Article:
Fishermen pulling hybrid striped bass out of Lake Buchanan can thank the Lake Buchanan Conservation Corp., which will be releasing thousands more fingerlings this summer.
“We’ve released 5.3 million fry and fingerlings since we started in 2006,” says George Bold, director of the Lake Buchanan Conservation Corp. Of that 6-year total, 4.8 million were fry, or tiny one- and two-day old fish, and 475,300 were fingerlings. Just last year, 76,000 fingerlings were released in the lake.
The LBC also raises money to help build boat ramps on the lake. The Shaw Island boat ramp on the Llano side will be extended 60 feet sometime in February or March. The extension is needed because of the lower lake levels.
As of Feb. 18, the level of Lake Buchanan stands at 992.10 feet. That’s 19.6 feet below its historic February average of 1,011.67 feet. The water temperature is currently 60 to 64 degrees — that’s a little chilly!
Of the eight public boat ramps on the lake, only five are currently open because of the lake levels.
“If the water comes back up, this ramp we’re talking about at Shaw Island will be out of use because it will be under water,” Bold said. “I’d like to see that happen, since it would mean more water in the lake.”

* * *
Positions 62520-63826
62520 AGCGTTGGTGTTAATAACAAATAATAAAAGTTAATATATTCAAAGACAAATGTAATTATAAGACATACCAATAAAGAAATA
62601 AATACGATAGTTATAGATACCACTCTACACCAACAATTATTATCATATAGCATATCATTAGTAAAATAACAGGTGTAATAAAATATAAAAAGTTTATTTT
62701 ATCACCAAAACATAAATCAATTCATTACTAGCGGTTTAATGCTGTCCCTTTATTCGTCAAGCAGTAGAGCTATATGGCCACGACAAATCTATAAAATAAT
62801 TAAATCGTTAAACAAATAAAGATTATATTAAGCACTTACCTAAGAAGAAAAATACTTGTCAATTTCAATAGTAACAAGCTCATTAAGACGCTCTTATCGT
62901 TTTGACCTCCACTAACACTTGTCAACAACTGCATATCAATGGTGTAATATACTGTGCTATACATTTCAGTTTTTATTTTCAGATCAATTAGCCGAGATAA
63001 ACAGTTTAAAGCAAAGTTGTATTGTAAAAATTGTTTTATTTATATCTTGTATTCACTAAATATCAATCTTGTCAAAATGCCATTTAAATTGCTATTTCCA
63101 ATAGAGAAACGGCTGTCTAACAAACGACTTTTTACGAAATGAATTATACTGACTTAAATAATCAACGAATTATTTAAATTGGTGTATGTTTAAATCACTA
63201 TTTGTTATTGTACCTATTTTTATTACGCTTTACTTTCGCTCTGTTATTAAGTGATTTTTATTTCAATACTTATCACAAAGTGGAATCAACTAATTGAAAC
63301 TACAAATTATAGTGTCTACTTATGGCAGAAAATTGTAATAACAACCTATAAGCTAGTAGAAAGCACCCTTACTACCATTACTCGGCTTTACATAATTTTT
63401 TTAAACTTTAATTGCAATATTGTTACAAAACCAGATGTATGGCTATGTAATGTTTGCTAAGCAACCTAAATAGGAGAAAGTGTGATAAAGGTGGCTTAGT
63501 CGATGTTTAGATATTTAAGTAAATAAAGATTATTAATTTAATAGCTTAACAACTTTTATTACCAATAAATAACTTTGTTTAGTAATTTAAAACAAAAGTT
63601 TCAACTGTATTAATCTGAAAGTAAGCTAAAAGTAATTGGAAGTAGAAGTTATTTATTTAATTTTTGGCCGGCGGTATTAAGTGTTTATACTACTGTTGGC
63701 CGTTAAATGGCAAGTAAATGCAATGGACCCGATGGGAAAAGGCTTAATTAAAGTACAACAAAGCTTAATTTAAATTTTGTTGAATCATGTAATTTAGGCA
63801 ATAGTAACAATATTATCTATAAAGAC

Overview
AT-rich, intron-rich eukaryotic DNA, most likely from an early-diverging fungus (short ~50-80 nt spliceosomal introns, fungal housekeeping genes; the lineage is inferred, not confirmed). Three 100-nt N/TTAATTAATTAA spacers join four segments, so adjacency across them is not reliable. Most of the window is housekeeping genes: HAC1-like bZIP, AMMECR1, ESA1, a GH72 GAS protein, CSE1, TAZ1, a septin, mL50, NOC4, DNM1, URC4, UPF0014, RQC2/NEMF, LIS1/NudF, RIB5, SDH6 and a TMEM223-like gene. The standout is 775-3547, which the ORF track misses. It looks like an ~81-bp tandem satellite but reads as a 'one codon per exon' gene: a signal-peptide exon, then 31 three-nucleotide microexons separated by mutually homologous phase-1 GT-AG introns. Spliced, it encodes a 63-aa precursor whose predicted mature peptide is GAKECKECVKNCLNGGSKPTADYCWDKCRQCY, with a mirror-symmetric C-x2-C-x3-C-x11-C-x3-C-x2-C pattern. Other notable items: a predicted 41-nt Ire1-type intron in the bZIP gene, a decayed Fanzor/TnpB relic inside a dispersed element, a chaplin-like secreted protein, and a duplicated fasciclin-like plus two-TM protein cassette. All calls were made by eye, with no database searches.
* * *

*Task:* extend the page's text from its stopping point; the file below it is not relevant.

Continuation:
LBC holds several fundraisers each year to pay for the fry and fingerlings and to provide the money necessary for boat ramp maintenance and repair. An annual golf tournament is planned for May 18 at Delaware Springs Golf Course in Burnet. This year’s barbecue will be held June 15 at the Hill Country Hall in Buchanan Dam. Even more appropriatelyhe LBC holds an annual fish fry at the hall. This year, the fish fry will be Aug. 31. A raffle also is planned, but no date is set as of yet.
Formed to provide hydroelectric power and a water supply for the region, Lake Buchanan is used for regatta races, boating, fishing and swimming. Visitors bring picnic baskets, tables and grills to spend the day enjoying the water. The Lower Colorado River Authority has three parks on the lake: Cedar Point Recreation Area, Black Rock Park and Canyon of the Eagles.
The dam forming the lake was built by the LCRA. Completed in 1939, the dam is more than two miles in length. Buchanan was the first of the Highland Lakes to be formed. At 22,333 acres of surface water that stretches over Burnet and Llano counties, it’s also the largest.
The dam and lake are named after state Rep. James P. Buchanan, who secured the funding for construction. Buchanan served in Texas’ 10th congressional district until 1937, when he was succeeded by Lyndon B. Johnson, a politician on his way to becoming president of the United Statse and a champion of the Highland Lakes.